Dunbar House Seeks ‘Discerning Buyer’

V861636; 4085 West 36th Ave, Dunbar
4,886 sqft house on 52 x 134 ft lot
Asking price $4,599,000

[HST, after rebate, is additional $525,000, for a total price of $5,125,000 -ed.]
New; Listed 24 Dec 2010
Realtor: “Your most discerning buyer will not be disappointed.”

[We archive the occasional house such as this one because we suspect that these examples will make interesting data points in our chronology, when viewed in years hence. -vreaa]

26 responses to “Dunbar House Seeks ‘Discerning Buyer’

  1. Please buy this house…. the listing agent really, really, needs this sold…. might be his first and last sale of the “new year”

    Don’t lose faith…. I hear there are planes full of rich Asians landing here everyday with bags of cash….

  2. Village Whisperer

    “You know, George, I feel that in a small way we are doing something important. Satisfying a fundamental urge to blow $5 million on small west side home. It’s deep in the race for a man to want his own massively overpriced roof and walls and fireplace.”

    – I wonder if the realtor will throw in a bag of tulip bulbs?

  3. This is called Insane GREED! Greed is consuming the west coast…isn’t there some Chinese belief that there needs to be balance and if not then there will be a huge shift in the opposite direction. I can see a huge earth quake hitting yvr to shift things back to a more balanced lifestyle. And a crash in prices at the same time. Message: to the fools still paying this insane amount…I hope you lose every last bit of money you have in the coming correction. You deserve it!

  4. The crazy thing is that it might sell at that price!
    We have become nuts.
    I am speechless!

  5. @Cpatain Jack
    “Message: to the fools still paying this insane amount…I hope you lose every last bit of money you have in the coming correction. You deserve it!”

    We, the canadian taxpayer will pay for this foolishness as our goverments will start monetizing slowly all the obligations of CHMC in the near future, resulting in a bigger and bigger inflation for evth we and our kids buy.
    We are already paying for it, with interest rates at 1% anf inflation running at 2%.

    • Yeah, the whole CHMC thing is bugging the heck out of me, where will they find the money to back up all the mortgages they have signed?

      Either they start printing money, which means I’ll get hit by inflation or they raise taxes where it’ll hit me in my pocket book.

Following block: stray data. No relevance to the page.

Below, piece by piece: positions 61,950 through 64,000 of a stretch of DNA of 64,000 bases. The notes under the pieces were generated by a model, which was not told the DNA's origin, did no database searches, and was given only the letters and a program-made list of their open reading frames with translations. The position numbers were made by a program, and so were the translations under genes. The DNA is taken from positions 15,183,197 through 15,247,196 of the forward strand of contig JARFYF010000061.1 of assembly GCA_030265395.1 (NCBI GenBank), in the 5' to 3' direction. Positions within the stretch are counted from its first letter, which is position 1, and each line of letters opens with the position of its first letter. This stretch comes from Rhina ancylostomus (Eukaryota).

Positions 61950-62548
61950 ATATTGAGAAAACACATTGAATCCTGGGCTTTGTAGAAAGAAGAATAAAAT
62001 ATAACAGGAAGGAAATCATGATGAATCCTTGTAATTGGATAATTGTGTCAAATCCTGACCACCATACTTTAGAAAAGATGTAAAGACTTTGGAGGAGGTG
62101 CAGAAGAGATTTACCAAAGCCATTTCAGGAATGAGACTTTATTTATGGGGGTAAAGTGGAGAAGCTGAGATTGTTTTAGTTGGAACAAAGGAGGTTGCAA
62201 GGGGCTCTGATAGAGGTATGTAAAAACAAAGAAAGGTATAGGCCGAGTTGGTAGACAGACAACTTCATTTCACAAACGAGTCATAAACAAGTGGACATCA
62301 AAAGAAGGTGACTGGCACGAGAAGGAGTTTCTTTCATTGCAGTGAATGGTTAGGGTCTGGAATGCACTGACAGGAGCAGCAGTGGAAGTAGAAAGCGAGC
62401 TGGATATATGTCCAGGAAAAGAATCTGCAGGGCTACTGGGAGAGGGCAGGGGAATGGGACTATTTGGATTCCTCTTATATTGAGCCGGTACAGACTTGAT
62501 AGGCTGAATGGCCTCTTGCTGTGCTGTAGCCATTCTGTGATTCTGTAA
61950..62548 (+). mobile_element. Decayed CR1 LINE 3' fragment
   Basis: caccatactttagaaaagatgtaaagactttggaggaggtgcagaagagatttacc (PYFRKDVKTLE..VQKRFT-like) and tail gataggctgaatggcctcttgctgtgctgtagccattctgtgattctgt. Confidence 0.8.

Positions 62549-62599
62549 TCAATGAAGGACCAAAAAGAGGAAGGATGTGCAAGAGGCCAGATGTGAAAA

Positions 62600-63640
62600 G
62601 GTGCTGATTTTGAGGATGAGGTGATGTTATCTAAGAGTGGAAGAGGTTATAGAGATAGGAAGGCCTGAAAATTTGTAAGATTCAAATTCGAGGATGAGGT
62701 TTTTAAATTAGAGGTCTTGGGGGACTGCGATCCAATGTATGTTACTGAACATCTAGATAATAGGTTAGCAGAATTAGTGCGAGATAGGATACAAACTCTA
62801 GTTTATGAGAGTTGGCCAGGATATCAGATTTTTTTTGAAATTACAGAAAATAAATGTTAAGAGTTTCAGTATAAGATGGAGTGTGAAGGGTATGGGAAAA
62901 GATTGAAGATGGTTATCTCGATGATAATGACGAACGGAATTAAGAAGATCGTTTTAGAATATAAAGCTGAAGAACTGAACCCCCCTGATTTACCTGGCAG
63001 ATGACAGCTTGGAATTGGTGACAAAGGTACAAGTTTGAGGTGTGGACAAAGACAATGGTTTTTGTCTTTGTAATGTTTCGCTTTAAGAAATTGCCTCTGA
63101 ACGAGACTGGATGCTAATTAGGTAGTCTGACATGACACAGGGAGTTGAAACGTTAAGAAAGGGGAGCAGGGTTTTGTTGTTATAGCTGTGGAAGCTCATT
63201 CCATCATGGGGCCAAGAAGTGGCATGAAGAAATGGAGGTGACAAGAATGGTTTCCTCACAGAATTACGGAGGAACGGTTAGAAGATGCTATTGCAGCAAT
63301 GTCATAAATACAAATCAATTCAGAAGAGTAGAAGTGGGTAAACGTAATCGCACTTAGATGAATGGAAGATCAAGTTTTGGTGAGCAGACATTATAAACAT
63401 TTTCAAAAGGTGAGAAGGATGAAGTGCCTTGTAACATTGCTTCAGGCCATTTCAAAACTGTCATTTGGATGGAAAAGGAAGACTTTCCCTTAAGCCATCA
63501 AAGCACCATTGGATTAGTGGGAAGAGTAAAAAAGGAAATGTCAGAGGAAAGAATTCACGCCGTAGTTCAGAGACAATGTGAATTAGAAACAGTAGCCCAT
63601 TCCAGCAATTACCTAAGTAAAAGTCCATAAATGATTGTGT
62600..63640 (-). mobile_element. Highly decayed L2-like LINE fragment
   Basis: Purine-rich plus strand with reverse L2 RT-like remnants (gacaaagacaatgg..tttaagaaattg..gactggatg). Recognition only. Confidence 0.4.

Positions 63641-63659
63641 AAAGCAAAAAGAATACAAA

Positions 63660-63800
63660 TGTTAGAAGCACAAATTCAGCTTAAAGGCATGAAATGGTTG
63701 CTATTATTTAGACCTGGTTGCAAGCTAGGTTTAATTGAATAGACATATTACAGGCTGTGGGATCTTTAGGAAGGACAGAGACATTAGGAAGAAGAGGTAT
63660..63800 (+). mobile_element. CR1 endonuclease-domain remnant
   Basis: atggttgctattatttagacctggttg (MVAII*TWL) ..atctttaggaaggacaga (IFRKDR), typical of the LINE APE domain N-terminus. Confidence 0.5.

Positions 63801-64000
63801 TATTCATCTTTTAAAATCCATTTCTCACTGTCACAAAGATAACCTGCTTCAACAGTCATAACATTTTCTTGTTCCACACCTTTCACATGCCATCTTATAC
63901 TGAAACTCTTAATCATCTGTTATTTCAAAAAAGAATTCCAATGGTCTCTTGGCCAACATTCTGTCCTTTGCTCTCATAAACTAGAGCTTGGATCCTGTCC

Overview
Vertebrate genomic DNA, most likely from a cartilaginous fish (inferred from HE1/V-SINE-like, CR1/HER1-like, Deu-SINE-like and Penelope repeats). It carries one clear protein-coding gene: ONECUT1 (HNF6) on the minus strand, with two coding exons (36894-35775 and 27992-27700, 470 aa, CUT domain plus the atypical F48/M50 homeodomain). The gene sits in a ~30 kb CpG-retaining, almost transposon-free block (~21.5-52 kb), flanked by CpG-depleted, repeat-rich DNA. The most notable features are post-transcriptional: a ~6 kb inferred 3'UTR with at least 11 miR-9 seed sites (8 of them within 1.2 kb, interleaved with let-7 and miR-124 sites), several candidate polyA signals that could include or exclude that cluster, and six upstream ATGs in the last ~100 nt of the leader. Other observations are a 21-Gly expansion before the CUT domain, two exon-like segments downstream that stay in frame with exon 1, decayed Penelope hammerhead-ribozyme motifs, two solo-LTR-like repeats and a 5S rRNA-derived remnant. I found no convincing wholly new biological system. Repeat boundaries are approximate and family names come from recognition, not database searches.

Idiotic, and yet, we still have people thinking it’s all fine. Wish I could be that delusional.

    • I share your concerns.

  6. The bulleted list of features on the RealtyLink listing doesn’t mention anything about the actual house until the sixth bullet point: “Wet Bar.” That’s good. You’re probably going to want a stiff drink once you realize how badly you’ve been hosed.

    The same bullet list then goes on to list “Smoke Detectors” well before “Appliances.” Reassuring to know they’ve tossed in a few crappy Kidde smoke detectors before the Sub-Zero/Wolf dream kitchen. They’re probably the ones that issue a voice alert if your place is burning down. “Run! You’ve been hosed!”

    Readers should visit the realtor’s web site (carolinehong dot com). She’s selling another house, built by the same developer, next door. This house is also described as having a “level of construction . . . rarely seen.” If it’s so rare, why does the house next door have an identical level of construction? And if there are “Simply too many features to list,” why in god’s name would you then list a $40 smoke detector? Or on your own web site, a “Garage Door Opener”?

    Of greatest concern, however, is the square footage of the house next door. The realtor tell us that “your most discerning buyer will not be disappointed.” Alas, I fear the discerning buyer will be disappointed when he or she discovers that the square footage of this $4.6M “Dunbar Address,” according to the listing, is precisely 4 (four). When it comes to cost per square foot, that must be a new record.

  7. I don’t think it’s an ugly house but I wouldn’t want to pay anything over 2.5 in that neighbourhood.